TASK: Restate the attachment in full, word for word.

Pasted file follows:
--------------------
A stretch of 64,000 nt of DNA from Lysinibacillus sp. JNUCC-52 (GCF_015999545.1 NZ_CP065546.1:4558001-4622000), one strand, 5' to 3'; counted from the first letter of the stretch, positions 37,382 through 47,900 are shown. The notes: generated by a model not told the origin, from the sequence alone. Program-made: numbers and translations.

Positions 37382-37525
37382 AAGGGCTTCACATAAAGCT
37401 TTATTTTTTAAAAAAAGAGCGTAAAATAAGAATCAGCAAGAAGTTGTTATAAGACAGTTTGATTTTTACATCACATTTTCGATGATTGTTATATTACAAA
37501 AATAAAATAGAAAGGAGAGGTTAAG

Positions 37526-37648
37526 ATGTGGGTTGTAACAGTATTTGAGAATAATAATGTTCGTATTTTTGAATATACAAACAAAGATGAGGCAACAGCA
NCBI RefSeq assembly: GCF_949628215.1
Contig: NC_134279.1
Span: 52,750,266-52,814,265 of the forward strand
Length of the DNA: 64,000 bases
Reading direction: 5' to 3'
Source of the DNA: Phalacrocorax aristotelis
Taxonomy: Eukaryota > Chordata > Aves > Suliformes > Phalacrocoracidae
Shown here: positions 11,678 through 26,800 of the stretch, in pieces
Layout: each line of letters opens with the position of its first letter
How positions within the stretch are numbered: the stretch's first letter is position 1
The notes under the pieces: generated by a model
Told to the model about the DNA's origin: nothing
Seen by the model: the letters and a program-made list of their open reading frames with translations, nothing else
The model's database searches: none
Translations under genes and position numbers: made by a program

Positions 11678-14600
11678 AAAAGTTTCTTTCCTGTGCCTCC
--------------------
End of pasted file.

A stretch of 64,000 nt of DNA from Lysinibacillus sp. JNUCC-52 (GCF_015999545.1 NZ_CP065546.1:4558001-4622000), one strand, 5' to 3'; counted from the first letter of the stretch, positions 37,382 through 47,900 are shown. The notes: generated by a model not told the origin, from the sequence alone. Program-made: numbers and translations.

Positions 37382-37525
37382 AAGGGCTTCACATAAAGCT
37401 TTATTTTTTAAAAAAAGAGCGTAAAATAAGAATCAGCAAGAAGTTGTTATAAGACAGTTTGATTTTTACATCACATTTTCGATGATTGTTATATTACAAA
37501 AATAAAATAGAAAGGAGAGGTTAAG

Positions 37526-37648
37526 ATGTGGGTTGTAACAGTATTTGAGAATAATAATGTTCGTATTTTTGAATATACAAACAAAGATGAGGCAACAGCA
NCBI RefSeq assembly: GCF_949628215.1
Contig: NC_134279.1
Span: 52,750,266-52,814,265 of the forward strand
Length of the DNA: 64,000 bases
Reading direction: 5' to 3'
Source of the DNA: Phalacrocorax aristotelis
Taxonomy: Eukaryota > Chordata > Aves > Suliformes > Phalacrocoracidae
Shown here: positions 11,678 through 26,800 of the stretch, in pieces
Layout: each line of letters opens with the position of its first letter
How positions within the stretch are numbered: the stretch's first letter is position 1
The notes under the pieces: generated by a model
Told to the model about the DNA's origin: nothing
Seen by the model: the letters and a program-made list of their open reading frames with translations, nothing else
The model's database searches: none
Translations under genes and position numbers: made by a program

Positions 11678-14600
11678 AAAAGTTTCTTTCCTGTGCCTCC